The November midterm elections have come and gone, with Americans voting a wide range of issues. One of the most important bills affecting the poker world was Amendment 3, which offered voters in Florida the power to make big decisions about gambling laws. Now that the votes have been counted, Floridians have accepted that responsibility.
Yes on Amendment 3
One of the most important bills relating to poker in America was Florida’s Amendment 3, which would give voters the power to decide on any new gambling laws in the state. Leading up to the elections, it was a very contentious issues, as various forces attempted to sway voters either way.
Poker Alliance was one of the most vocal organizations, expressing its opposition to the bill. The group emailed over 30 000 members urging them to vote no on Amendment 3, stating that it would reduce competition in the state’s gambling market.
Its main argument was that the bill was backed by Seminole, which currently has a monopoly on Florida’s casino market, and Disney. With millions of dollars to spend and significant reasons to oppose gambling expansion in the state, the two parties could easily sway voters opinions – whereas voting no on Amendment 3 would leave the power with lawmakers who would be able to weigh any new gambling laws fairly.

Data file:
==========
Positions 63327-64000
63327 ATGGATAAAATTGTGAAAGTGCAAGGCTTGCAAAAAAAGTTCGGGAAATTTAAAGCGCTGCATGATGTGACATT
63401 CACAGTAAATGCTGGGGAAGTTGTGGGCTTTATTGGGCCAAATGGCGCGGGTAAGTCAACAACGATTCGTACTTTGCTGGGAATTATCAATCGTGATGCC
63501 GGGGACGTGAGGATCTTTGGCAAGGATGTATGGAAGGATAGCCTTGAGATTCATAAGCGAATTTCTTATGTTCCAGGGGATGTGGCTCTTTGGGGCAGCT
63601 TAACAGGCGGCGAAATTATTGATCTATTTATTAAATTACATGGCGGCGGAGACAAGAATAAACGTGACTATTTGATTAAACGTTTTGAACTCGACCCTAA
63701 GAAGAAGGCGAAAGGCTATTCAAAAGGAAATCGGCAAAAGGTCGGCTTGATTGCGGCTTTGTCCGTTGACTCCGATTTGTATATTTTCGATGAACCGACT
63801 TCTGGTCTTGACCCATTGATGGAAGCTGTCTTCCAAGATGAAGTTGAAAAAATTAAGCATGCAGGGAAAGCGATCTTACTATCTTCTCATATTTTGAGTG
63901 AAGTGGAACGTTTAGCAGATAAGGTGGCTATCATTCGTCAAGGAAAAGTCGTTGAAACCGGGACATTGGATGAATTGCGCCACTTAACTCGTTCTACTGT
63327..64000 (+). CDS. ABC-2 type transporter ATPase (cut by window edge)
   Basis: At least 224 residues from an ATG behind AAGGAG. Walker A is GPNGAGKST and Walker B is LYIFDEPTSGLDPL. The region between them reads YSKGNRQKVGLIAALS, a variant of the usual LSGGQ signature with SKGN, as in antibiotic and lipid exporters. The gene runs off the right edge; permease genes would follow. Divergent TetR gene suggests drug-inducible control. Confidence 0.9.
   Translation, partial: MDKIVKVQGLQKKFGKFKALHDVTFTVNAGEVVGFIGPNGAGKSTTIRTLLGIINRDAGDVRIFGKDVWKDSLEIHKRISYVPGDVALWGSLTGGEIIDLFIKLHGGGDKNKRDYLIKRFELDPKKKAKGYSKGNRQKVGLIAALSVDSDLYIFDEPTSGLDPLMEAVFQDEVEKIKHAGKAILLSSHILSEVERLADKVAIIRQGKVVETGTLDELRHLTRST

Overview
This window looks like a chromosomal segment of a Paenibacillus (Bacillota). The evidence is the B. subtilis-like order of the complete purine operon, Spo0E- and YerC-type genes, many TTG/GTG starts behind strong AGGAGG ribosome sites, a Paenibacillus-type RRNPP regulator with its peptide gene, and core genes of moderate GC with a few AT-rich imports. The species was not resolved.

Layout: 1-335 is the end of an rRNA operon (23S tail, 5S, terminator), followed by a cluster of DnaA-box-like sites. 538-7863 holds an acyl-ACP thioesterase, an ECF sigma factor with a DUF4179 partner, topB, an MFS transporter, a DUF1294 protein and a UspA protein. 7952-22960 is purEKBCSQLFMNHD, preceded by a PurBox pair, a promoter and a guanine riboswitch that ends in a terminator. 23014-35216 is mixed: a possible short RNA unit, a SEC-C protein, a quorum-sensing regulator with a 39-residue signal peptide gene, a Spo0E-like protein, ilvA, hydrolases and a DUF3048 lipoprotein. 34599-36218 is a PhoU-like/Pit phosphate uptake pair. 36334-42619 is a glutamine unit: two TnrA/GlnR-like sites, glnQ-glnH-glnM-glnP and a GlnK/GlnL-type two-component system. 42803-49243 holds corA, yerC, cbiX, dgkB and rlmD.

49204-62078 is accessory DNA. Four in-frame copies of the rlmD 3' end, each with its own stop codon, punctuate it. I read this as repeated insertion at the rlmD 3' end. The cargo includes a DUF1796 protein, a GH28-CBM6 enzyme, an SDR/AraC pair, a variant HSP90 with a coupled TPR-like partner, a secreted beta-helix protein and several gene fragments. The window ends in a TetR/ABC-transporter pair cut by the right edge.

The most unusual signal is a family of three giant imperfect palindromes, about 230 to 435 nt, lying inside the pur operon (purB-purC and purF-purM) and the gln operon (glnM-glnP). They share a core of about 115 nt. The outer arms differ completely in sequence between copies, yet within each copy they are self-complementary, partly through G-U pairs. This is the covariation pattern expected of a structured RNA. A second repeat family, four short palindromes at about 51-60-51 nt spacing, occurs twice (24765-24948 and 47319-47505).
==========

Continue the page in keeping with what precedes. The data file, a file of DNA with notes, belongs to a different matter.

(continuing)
Disney had already made it’s anti-gambling stance known and, now that the people of Florida can vote on gaming laws, the company may be able to sway towards a specific opinion. The Seminole Tribe has similar interests. Since the tribe is the only entity in the state with permission to offer casino games and poker, it would certainly want to keep things that way. Like Disney, Seminole has plenty of money to spend campaigning against any sort of gambling expansion and has the power to influence voters.
Giving Power Back to the Voters
However, this could be a good thing for gambling expansion in Florida. While Seminole and Disney are both very monied, there is the chance that neither group will be able to influence voters against the opening of new casinos and the expansion of online gambling.
After all, it is up to what the voters really want. As more state’s across America begin opening up their online poker markets, it’s likely that Florida residents will want in on the action. There’s no denying that online gaming regulation has the potential to bring in millions of tax dollars and create plenty of jobs.
So only time will tell exactly what kind of effect Amendment 3 will have on Florida’s poker industry. It really can go either way at this point, despite arguments that the bill will hinder the potential for any future expansion.